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Mini photo contest. August flowers bring happy hours. Rockaway has some beautiful gardens. Send a photo of your garden or favorite flowers to This email address is being protected from spambots. You need JavaScript enabled to view it. and Robin Shapiro of the Shore Garden Club will select a winner who will receive a $100 Gift Certificate

 Dear Editor:

 Katie McFadden's eulogy (RT 9-2-21) was a beautiful, heartfelt tribute and celebration of her mother Patricia's life. The process of writing it, reminded me to be mindful of our present life and the people in it. Katie captured the essence of her mother’s life. I am sure it was cathartic for her as well as for the readers. I am a devotee of eulogies and obituaries having eulogized my father, mother, sister and brother. I have read the New York Times Book of the Dead. It is an

 Dear Editor:

 Good morning!  IT WAS NOT!  Tuesday September 7. We were already a little bummed out that our summer was over, save the lifeguards being on duty until Sunday September 12, thank goodness for that.

Then the bulldozers arrived. 8 a.m.  Unannounced. Started tearing apart and levelling the sand dunes and sand grass with extraordinary speed - center line 116th Street, then to the east and west.

Who told us? Why, or should I add, why weren't we forewarned? So much for democracy. Do

Dear Editor:

 One day last week, while waiting to cross at the corner outside of Pickles & Pies, a deranged homeless man attempted to attack

me for no reason whatsoever. I ran into the middle of the street waving my arms for someone to help me. No one did. The man proceeded to pick up a huge green garbage bin in front of Sweet Sixteen corner store and throw it at me.  I ran into Kings Pharmacy where I was told that "this goes on all day every day."  I understand why no one helped.  Fear

 Dear Editor:

(Sent to Gerald Walsh, CEO St John’s Episcopal Hospital)

I am writing this letter to acknowledge the incredible care I received at St John’s Episcopal Hospital’s Emergency Room. I had misfortune of taking a fall last week that required surgery to my arm to repair some tendon damage. After arriving home following the surgery, I had an allergic reaction to the anesthesia sending me into anaphylaxis shock. After several unsuccessful attempts to reach the Surgical Center Orvis and

 Dear Editor:

Reading Kami-Leigh Agard’s heartfelt and thought-provoking column (“A Cure For Autism?”, 8/26) reminds me of why we as a community need voices like hers and designated columns in papers like yours.

A monolithic view that autism must be cured denies the complexity and variability of neurodiverse individuals, negates their potential, and dismisses the contributions such individuals can bring to their community and the world.  The only thing that needs “curing” is the ignorance and

 Dear Editor:

(Regarding The Lazer Speaks column, 08-19-2021) I'd like to make a comment on the column re gardens and gardeners.

While I'm unsure if this is still in effect, my former now-retired gardener, and a neighbor whom did not use his services, told me that the assorted gardening and landscaping services seem to have some sort of gentlemen's agreement. If you wanted to change services, you couldn't directly switch from service 1 to service 2. Instead, you'd have to stop service 1 for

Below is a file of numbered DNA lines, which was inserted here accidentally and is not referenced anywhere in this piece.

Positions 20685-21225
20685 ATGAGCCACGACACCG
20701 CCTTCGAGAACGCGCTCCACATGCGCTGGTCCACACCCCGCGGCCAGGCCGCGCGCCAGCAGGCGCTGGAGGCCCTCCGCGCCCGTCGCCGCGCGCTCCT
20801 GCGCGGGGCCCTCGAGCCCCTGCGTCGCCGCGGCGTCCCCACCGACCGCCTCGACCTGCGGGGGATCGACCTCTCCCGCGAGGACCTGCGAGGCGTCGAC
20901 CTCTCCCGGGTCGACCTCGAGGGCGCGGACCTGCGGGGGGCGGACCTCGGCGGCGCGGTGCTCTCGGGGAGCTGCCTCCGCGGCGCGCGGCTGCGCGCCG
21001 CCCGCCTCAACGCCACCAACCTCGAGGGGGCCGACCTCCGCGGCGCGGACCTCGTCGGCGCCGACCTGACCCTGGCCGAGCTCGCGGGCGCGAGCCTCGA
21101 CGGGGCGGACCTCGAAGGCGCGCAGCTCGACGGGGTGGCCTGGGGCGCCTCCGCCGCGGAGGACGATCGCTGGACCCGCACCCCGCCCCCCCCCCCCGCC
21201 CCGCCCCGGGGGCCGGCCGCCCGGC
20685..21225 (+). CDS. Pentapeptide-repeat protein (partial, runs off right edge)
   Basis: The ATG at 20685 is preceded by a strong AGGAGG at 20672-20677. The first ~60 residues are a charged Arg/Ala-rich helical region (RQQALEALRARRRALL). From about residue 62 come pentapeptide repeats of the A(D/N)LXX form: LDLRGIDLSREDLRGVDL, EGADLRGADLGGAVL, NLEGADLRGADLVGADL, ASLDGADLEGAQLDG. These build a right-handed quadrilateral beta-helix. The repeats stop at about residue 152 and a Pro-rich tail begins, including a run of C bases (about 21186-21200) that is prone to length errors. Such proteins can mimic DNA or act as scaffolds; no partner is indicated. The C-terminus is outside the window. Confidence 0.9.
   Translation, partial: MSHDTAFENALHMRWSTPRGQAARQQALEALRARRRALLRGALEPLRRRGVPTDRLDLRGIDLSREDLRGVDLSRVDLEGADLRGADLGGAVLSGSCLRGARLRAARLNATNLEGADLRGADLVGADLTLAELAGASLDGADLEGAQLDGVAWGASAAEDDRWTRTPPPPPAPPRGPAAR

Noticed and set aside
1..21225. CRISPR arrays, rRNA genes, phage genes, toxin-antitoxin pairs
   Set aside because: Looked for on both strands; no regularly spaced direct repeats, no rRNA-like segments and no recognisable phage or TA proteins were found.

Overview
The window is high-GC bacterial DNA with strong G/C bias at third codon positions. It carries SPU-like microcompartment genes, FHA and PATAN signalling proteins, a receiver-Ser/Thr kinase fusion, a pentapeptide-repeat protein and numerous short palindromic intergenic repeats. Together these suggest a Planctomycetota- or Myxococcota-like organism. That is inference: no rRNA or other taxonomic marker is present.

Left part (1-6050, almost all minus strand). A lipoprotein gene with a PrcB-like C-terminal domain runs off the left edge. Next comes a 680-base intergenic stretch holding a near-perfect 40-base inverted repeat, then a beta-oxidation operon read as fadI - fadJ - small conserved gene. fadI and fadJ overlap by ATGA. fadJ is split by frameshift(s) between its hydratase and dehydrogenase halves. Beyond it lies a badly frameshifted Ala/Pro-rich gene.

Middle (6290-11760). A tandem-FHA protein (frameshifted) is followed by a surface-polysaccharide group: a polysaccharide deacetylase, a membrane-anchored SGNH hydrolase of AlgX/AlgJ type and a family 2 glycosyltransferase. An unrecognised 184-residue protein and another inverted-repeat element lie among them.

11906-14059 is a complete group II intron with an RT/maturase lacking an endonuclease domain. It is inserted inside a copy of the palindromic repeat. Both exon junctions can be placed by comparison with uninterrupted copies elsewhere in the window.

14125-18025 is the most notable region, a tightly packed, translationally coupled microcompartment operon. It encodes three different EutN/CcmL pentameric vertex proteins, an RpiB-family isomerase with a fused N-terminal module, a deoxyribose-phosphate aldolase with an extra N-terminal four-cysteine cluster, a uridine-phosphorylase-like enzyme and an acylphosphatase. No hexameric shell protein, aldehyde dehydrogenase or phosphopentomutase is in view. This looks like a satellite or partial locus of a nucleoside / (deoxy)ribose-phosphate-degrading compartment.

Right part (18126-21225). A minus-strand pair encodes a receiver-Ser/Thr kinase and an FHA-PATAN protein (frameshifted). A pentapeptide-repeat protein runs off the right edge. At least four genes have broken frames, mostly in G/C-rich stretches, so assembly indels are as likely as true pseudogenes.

Over the years my family, friends and I have all worked in the restaurant industry. I used to say everyone should have to do a semester of hospitality work to become empathetic with the workers and understand walking a mile in their shoes. Unfortunately, not everyone has taken that semester of working in the restaurant industry, so a lesson in restaurant etiquette is needed. Since I know so many people in the industry, I sent out a few texts to servers from local restaurants and this is what

Thank you so much for all of your emails this past week. Everyone seems to be on the same page with people needing beach etiquette. I just want to note these rules are for everyone, not just our visitors. I just am so sad we had such a poor weather weekend that we could not try to implement the rules. 

Here are some we ran out of room for last week:

Rule 4: PDA. Our beach is a public beach, not a private beach on a romantic getaway. You may hold hands but do not make out in the water or on

I should have had this column in last week, but I did not know it was going to be such a spectacular weekend. I usually do not go swimming this early in the year and I almost went in for a dip!

Here is my annual beach etiquette column and it is for all of our new residents and our visitors that were pouring off of the ferry this past week. One loyal reader said Kevin should place my column as one of the photos on the boardwalk, but my suggestion has been ignored! 

Rule 1: When you get to the

For those of you who read my column regularly, you know I am a high school English teacher. One of the reasons I love being an English teacher is I get paid to do what I love: teaching reading and writing and oftentimes spreading that love to my students. Being an English teacher is challenging, but there is nothing greater than when students inform you about their enjoyment for a novel or short story you just finished.

During the last month of “regular school” in 2020, my ninth grade class

Mother’s Day has a long history. According of History.com, the Greeks and Romans had festivals honoring mothers and England had celebrations during Lent to honor mothers. The American holiday can be traced back to Anna Jarvis from West Virginia, who around the time of the Civil War, started “Mother’s Day Work Clubs,” which helped mothers learn skills to raise their children. Ms. Jarvis then changed the focus of the club to “Mother’s Friendship Day,” where mothers of former Confederate and Union

During the last year, many of us have realized that the news media is sensationalized. I think we always knew that it was, but the events of the last year have really brought it out. I remember as a young elementary school student learning about yellow journalism, and I feel that has truly taken hold in our mainstream news media. Not all news publications have great covers such as “Smells Like Summer” or “April Fools: No Joke Connolly’s to Reopen!”

I have taken to Twitter quite often to see

 

THIS WEEK'S ISSUE

 

THE FLIP THROUGH